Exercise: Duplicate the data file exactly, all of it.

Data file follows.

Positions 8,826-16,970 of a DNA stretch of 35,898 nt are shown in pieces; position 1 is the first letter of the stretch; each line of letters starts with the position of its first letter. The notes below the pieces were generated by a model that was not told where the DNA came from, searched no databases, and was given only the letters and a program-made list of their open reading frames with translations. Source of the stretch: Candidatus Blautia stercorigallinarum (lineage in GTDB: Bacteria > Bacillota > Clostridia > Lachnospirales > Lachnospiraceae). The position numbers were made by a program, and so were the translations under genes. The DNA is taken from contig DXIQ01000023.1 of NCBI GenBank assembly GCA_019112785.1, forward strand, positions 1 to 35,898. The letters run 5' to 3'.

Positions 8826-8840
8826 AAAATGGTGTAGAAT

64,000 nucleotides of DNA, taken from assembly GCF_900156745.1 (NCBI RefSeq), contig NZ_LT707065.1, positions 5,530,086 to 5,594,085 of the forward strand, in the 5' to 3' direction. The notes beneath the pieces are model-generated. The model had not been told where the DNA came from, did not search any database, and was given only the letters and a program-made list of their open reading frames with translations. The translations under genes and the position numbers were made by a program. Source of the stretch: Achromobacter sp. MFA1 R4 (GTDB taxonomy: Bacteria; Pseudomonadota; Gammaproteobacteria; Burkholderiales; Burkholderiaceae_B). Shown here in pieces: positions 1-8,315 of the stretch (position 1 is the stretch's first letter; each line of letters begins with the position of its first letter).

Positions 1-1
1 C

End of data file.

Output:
Positions 8,826-16,970 of a DNA stretch of 35,898 nt are shown in pieces; position 1 is the first letter of the stretch; each line of letters starts with the position of its first letter. The notes below the pieces were generated by a model that was not told where the DNA came from, searched no databases, and was given only the letters and a program-made list of their open reading frames with translations. Source of the stretch: Candidatus Blautia stercorigallinarum (lineage in GTDB: Bacteria > Bacillota > Clostridia > Lachnospirales > Lachnospiraceae). The position numbers were made by a program, and so were the translations under genes. The DNA is taken from contig DXIQ01000023.1 of NCBI GenBank assembly GCA_019112785.1, forward strand, positions 1 to 35,898. The letters run 5' to 3'.

Positions 8826-8840
8826 AAAATGGTGTAGAAT

64,000 nucleotides of DNA, taken from assembly GCF_900156745.1 (NCBI RefSeq), contig NZ_LT707065.1, positions 5,530,086 to 5,594,085 of the forward strand, in the 5' to 3' direction. The notes beneath the pieces are model-generated. The model had not been told where the DNA came from, did not search any database, and was given only the letters and a program-made list of their open reading frames with translations. The translations under genes and the position numbers were made by a program. Source of the stretch: Achromobacter sp. MFA1 R4 (GTDB taxonomy: Bacteria; Pseudomonadota; Gammaproteobacteria; Burkholderiales; Burkholderiaceae_B). Shown here in pieces: positions 1-8,315 of the stretch (position 1 is the stretch's first letter; each line of letters begins with the position of its first letter).

Positions 1-1
1 C